He re-emphasized that “downside risk is a big motivator for undertaking big care transformation changes,” and added that there will need to be better multiplayer coordination. “Having just one payer on board isn't sufficient, and our research has shown that organizations that do better often have more than one contract in some kind of value-based payment contract.”

Gonzalez-Smith added that it is good to keep in mind that payment reform is not an end goal in itself, and that further work is needed to continue to engage patients and ensure that they're the focus of care delivery and payment reforms, and improving access and outcomes while lowering costs.

Muhlestein has studied some of the reasons that ACOs are not successful, and he said there are lots of reasons some ACOs are not able to save money and quit the program. “The fastest way to be unsuccessful is to invest significant resources into initiatives that don't actually help,” he said. “If you spend a lot of money for patients who don't need it, then you're going to cost more and you're not going to be able to save money. Another challenge is that sometimes the operational side. Perhaps the leadership initially says yes, let’s move forward with an ACO, but then when they get into the details, they realize there are too many organizational barriers that keep them from providing that optimized care that you'd like to see happen under one of these models. Also, many organizations see transitions in senior leadership and in their boards, and this priority of focusing on value-based care is not always consistent between one leadership group to the next. “We're seeing people who say, ‘well, it was a great experience or experiment, but we're going to focus on something else.’”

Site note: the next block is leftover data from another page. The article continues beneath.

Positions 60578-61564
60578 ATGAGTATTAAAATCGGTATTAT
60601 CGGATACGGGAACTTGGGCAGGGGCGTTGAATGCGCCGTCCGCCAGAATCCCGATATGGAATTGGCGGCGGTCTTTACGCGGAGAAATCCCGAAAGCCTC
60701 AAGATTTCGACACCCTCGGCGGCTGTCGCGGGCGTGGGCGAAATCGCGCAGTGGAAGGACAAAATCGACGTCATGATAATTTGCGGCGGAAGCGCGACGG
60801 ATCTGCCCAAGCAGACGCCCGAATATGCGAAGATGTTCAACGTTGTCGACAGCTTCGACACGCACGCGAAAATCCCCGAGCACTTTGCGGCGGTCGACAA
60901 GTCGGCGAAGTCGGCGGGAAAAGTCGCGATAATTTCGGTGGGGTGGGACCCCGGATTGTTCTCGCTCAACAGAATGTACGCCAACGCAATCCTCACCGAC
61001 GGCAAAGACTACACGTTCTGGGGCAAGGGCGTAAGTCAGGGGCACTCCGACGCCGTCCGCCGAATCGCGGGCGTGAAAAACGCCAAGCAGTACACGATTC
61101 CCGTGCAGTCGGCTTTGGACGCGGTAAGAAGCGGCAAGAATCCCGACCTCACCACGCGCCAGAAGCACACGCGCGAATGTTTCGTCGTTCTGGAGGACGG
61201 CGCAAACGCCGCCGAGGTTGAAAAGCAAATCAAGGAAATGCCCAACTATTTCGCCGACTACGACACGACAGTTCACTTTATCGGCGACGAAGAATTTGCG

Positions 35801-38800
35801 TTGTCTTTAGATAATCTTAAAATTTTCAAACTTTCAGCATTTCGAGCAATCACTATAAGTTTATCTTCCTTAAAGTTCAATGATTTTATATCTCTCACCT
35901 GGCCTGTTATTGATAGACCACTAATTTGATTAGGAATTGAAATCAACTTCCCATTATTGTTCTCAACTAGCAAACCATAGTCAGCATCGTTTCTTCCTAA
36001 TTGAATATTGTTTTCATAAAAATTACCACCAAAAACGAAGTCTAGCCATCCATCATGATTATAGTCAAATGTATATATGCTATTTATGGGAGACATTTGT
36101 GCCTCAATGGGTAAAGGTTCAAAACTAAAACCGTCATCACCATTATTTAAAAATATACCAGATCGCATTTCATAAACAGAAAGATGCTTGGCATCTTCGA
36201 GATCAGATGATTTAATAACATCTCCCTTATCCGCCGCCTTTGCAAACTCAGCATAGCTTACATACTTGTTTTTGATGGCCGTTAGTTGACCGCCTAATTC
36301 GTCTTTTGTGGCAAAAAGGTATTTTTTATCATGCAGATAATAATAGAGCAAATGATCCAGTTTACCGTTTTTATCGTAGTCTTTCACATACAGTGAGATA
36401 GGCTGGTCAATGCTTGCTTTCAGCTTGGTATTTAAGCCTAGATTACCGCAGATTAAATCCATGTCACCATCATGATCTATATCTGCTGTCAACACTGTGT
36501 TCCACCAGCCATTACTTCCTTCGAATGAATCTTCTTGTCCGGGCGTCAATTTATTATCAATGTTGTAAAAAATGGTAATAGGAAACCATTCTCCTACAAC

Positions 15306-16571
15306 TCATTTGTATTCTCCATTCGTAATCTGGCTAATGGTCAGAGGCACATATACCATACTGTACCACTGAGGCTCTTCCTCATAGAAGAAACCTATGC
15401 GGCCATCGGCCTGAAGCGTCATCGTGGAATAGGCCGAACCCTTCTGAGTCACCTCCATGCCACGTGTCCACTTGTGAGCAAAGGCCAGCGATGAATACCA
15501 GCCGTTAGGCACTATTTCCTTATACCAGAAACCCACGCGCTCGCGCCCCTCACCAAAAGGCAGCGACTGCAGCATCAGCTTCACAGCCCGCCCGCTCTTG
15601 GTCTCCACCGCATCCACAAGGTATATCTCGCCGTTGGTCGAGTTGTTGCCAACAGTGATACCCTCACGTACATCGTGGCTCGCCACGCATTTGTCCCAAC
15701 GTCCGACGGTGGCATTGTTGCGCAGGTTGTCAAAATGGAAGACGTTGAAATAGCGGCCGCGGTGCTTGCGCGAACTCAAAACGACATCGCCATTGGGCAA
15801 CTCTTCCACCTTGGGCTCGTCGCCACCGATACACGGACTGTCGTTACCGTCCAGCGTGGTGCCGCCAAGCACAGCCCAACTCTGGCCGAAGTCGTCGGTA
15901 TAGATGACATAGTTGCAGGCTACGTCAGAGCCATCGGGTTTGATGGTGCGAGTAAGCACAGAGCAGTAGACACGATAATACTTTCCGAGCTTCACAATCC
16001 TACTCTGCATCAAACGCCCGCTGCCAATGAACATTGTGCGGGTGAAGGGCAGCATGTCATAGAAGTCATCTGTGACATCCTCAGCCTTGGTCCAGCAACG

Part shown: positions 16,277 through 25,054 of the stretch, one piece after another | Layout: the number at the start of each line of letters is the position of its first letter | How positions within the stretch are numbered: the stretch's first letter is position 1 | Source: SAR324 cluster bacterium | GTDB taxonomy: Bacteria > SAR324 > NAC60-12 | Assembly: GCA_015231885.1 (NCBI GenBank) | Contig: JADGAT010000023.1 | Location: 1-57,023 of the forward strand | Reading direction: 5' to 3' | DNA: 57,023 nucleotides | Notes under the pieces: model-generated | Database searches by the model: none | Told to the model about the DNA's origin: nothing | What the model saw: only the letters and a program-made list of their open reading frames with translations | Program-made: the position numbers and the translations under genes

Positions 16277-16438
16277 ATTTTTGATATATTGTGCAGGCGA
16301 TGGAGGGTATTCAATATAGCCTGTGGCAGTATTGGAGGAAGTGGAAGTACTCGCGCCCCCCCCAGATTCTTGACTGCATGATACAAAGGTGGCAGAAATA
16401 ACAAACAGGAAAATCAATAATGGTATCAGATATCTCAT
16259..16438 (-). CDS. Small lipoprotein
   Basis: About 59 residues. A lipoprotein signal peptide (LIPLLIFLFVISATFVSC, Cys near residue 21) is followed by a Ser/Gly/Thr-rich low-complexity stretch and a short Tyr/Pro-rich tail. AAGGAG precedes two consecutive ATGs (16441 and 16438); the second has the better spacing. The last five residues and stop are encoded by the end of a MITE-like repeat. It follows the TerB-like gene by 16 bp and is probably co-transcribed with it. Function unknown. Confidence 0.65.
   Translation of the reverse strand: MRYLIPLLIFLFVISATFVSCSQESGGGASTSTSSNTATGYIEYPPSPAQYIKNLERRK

Gonzalez-Smith and Muhlestein said both physician-led and hospital-led ACOs can succeed in value-based care. “The reality is that both hospital-led and physician-led ACOs do quite well. On average, physician groups do slightly better. If I can simplify everything that we've seen about ACOs in a nutshell, it is that more primary care leads to better performance, as long as it's able to successfully reduce hospital admissions and skilled nursing admissions. That's really what the key is.”